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P'Chum Ben traffic deaths down from 2007: officials

P'Chum Ben traffic deaths down from 2007: officials

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Traffic officials say road safety education programs are paying off, with fewer accidents during this year's festival

HENG CHIVOAN

Cambodians return to the capital on Wednesday after spending P’Chum Ben in the provinces.

TRAFFIC accidents during this year's P'Chum Ben festival are down compared with the same period last year, according to Ministry of Interior figures.

The ministry's Order Department reported that across all 24 provinces and municipalities, 28 people were killed, 117 were seriously injured and 145 sustained minor injuries in traffic accidents from Saturday to Tuesday. The crunch-ups involved 34 cars, 195 motorbikes and five bicycles.

"The number of dead and injured people has been down during this year's P'Chum Ben if we compare it to last year," Order Department Director Po Khorn said Wednesday.

During the four days of P'Chum Ben last year, 36 people were killed, 151 were seriously injured and 254 were slightly injured. "Deaths and injuries have decreased, because people understand that the traffic laws are strict, and we fine and punish violators in traffic accidents," he added.

Po Khorn said most accidents occurred in Kandal, Battambang, Kampong Cham, Banteay Meanchey, Takeo and Kampot provinces. Pailin municipality and Ratanakkiri and Mondolkiri provinces had no reported traffic deaths or injuries.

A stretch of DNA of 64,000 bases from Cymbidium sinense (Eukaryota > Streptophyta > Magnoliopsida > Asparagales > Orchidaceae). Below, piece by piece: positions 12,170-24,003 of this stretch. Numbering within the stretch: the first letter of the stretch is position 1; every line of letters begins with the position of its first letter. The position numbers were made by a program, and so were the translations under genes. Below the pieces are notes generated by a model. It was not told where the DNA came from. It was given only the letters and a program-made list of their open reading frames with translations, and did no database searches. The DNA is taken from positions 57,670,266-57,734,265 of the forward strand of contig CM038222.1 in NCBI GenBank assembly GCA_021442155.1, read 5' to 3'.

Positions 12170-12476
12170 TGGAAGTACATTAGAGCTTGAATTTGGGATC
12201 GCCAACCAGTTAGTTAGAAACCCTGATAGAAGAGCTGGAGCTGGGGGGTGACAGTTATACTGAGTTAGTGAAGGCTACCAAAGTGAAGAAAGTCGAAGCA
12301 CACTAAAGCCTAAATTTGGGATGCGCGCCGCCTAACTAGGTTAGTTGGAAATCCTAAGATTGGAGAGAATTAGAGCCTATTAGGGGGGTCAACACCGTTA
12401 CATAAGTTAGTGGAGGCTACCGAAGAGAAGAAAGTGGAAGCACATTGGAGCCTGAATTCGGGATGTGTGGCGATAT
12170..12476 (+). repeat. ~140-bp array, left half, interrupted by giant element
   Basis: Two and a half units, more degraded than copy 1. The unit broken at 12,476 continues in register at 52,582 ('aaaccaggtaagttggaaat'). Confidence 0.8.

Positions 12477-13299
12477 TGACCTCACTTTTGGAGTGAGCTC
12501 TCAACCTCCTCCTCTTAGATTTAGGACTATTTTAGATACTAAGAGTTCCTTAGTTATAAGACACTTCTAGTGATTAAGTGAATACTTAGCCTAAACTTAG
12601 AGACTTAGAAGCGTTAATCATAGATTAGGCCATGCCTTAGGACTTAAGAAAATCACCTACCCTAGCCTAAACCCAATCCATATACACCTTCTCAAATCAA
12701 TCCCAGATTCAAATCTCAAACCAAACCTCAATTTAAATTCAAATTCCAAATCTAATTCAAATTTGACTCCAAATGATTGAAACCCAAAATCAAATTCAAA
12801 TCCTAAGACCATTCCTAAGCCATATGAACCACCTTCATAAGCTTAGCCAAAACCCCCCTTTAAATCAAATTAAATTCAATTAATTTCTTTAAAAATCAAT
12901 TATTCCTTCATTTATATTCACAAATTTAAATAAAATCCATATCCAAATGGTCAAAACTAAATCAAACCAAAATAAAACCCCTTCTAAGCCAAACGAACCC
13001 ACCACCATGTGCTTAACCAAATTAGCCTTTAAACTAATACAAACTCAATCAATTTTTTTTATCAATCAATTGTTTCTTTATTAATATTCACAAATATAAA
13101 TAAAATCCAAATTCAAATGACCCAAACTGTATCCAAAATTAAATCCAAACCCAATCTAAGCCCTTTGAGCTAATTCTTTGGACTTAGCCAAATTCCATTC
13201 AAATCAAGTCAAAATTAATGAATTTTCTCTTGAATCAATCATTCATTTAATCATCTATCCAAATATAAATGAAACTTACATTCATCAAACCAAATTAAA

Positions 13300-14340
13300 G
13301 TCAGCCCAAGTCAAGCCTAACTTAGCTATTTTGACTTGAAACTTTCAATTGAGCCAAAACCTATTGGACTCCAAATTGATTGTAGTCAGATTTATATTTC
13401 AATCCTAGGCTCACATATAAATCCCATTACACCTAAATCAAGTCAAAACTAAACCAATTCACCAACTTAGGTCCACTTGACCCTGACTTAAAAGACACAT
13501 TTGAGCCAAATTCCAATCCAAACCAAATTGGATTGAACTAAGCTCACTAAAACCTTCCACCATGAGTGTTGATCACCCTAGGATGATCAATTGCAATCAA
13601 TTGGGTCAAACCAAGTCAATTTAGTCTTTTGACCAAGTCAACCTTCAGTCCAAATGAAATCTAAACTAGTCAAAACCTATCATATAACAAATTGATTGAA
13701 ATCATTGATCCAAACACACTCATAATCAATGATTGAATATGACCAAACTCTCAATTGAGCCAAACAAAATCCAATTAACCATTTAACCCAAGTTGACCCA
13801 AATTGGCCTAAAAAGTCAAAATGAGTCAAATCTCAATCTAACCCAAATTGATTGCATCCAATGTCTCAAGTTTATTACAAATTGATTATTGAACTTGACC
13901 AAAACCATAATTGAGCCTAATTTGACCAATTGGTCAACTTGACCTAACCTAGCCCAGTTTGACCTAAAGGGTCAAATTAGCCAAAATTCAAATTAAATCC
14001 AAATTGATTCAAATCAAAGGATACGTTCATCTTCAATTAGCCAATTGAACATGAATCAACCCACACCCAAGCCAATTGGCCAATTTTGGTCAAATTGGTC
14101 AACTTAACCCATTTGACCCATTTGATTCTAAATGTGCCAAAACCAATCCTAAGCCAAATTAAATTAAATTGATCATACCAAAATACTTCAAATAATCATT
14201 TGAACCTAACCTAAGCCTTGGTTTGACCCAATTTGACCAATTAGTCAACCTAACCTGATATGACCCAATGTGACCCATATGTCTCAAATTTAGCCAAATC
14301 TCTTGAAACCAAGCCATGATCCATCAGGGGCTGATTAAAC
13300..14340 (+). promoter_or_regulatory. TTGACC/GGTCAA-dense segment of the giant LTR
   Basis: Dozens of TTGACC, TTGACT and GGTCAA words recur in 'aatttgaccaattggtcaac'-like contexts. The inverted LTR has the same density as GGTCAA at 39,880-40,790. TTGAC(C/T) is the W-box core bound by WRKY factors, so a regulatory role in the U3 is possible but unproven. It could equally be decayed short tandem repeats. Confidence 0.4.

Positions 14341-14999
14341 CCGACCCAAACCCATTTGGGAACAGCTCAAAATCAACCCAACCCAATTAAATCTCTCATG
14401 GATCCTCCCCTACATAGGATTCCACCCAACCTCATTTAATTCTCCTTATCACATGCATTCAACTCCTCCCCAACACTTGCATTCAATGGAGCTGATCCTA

"People get in accidents when they are driving drunk and driving too fast and carelessly," Po Khorn said.

Relevant officials and traffic police have worked to educate people about traffic rules, the importance of helmets and the fines for breaking traffic laws, he said. "The accidents will go down step by step through education and people's understanding and cooperation."

Sann Socheata, Road Safety Program Manager of Handicap International Belgium, said Wednesday that her organisation passed out leaflets and posters a few days before the P'Chum Ben festival, the Water Festival and the Khmer New Year to remind drivers not to speed, overload their vehicles or drive drunk.

"We will expand our program in November and focus on the importance of wearing helmets, because 80 percent of people who die in traffic accidents die from head injuries," she said.

She added that police will begin fining drivers not wearing helmets in January.

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